Ethnic Flavors Gain Interest

 Bakeries are adding ingredients to make cakes appeal to the diverse interests of customers.
 
At Mr. Holmes Bakehouse in San Francisco, the bakers go all out to make an ube puff and strawberry lavender donut. This is a prime example of how new ethnic flavors such as ube are gaining increasing interest in the sweet goods and cake world in America.

Cake shops and bakeries can use this violet-colored yam to create unexpected fillings for cakes, and the sweetness of rolled fondant will balance the nuttiness of the ube, according to Mark Seaman, culinary applications chef, specialties, for Barry Callebaut.

Ube, which originated in the Philippines, refers to the bright purple sweet potato that is traditionally boiled and mashed with condensed milk and butter to form “dessert” mashed potatoes.

Fine dining operators have jumped on the trend within the past year. With locations in New York City and Miami, the Manila Social Club specializes in four distinct flavors of donuts: Ube, Buko Pandan, Calamansi Gin and Tsokolate Ginger. The Calamansi Gin features an original Ube donut topped with icing made from Barr Hill Gin and Calamansi juice.

Each donut is handmade by Manila Social Club’s executive chef, co-owner and creator of the Golden Cristal Donut, Björn De La Cruz. The Manila Social Club’s Golden Cristal Donut (with a retail price tag of $100) truly raises the stakes with a donut filled with an Ube mousse and a Cristal gelée. It is then covered in a Cristal icing and dusted with 24-karat pure gold dust.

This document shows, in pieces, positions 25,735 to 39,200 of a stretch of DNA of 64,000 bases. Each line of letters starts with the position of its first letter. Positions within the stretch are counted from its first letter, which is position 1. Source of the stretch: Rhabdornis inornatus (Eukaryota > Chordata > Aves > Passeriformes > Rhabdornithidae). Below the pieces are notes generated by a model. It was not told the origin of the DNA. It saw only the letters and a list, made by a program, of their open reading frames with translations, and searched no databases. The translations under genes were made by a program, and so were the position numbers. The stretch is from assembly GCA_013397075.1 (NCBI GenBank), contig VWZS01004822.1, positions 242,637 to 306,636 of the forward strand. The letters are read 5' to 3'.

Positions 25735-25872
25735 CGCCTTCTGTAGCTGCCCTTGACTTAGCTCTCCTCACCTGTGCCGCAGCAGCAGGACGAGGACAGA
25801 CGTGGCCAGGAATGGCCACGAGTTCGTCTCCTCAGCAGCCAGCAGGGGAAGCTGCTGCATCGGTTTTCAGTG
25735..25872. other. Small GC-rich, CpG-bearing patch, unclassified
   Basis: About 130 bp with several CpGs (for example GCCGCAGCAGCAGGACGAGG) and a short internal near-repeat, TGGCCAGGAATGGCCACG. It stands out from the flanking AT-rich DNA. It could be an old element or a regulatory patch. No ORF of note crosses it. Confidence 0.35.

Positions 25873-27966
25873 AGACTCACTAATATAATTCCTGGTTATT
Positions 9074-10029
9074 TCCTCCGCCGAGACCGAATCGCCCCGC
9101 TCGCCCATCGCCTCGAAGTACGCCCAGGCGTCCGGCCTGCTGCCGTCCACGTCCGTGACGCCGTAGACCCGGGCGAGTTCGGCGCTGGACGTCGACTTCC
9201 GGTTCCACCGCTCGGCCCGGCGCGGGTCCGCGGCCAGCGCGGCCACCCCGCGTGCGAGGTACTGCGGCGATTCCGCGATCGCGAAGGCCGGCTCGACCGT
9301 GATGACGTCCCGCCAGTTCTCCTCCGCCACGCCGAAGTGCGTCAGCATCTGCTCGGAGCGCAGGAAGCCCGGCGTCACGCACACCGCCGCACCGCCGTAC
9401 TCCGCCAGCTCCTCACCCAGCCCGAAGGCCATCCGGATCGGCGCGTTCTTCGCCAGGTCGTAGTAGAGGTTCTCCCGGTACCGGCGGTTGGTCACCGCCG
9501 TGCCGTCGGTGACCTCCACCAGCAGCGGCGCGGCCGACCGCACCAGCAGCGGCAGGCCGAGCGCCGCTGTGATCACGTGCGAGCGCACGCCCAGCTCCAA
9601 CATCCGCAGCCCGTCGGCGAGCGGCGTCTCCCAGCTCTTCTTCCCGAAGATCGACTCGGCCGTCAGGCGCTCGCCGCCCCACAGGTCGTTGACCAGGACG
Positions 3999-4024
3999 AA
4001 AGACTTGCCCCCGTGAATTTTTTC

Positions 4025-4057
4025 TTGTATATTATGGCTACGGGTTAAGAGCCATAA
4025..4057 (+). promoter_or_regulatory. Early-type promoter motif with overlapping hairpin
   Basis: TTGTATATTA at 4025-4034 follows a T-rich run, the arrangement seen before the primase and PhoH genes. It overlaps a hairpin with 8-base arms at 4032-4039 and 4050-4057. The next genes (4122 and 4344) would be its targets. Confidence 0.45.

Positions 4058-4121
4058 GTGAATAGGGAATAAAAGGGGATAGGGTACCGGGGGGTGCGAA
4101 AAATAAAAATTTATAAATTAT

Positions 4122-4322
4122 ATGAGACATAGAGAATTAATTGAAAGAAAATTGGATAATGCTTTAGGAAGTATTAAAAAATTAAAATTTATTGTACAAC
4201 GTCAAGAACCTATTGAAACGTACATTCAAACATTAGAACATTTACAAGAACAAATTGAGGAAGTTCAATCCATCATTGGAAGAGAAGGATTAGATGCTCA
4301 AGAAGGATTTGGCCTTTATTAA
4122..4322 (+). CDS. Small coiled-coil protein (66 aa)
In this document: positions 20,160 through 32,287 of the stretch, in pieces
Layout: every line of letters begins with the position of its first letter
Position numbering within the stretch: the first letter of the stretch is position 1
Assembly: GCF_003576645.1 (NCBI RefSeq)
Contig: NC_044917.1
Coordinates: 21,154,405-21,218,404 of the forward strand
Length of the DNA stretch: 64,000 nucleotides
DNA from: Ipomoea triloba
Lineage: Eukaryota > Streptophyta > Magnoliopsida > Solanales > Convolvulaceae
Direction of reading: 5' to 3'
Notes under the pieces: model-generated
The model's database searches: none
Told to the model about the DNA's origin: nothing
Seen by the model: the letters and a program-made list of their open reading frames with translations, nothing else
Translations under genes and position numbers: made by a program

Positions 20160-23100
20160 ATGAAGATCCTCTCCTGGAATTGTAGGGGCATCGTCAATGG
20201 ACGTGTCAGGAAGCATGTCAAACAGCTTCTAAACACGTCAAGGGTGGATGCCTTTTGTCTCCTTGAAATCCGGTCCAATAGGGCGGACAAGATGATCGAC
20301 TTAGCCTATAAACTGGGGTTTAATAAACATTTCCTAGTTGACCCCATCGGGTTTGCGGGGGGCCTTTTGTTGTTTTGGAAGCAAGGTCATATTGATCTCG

Ube is a trendy dessert inclusion.
 
On a simpler scale, bakeries can incorporate certain ingredients to make unique cakes that appeal to today’s increasingly inquisitive customers.

Husband and wife Jhovany and Lorena Chora remember the days of going to friends’ parties and enjoying the food, the fun and the festivities. But they always left wondering about one question: Could they make a better cake? Loreno Chora just happened to have a family recipe for a unique cake made with zucchini bread and topped with fresh fruits. “My wife showed me the recipe,” Jhovany recalls, “and I took it from there. We try to break the mold of whatever anyone else is doing.”

The result of their efforts is a widely popular cake now known as the Spring Fling Cake, and it’s become the signature product of the Choras at their new bakery, Pasteles Cisne Cakes & Pastries, in Aurora, Colorado.

“Spring Fling Cake is the cake inside almost all of our decorated cakes,” Jhovany says. “It accounts for 85 percent to 90 percent of our sales.”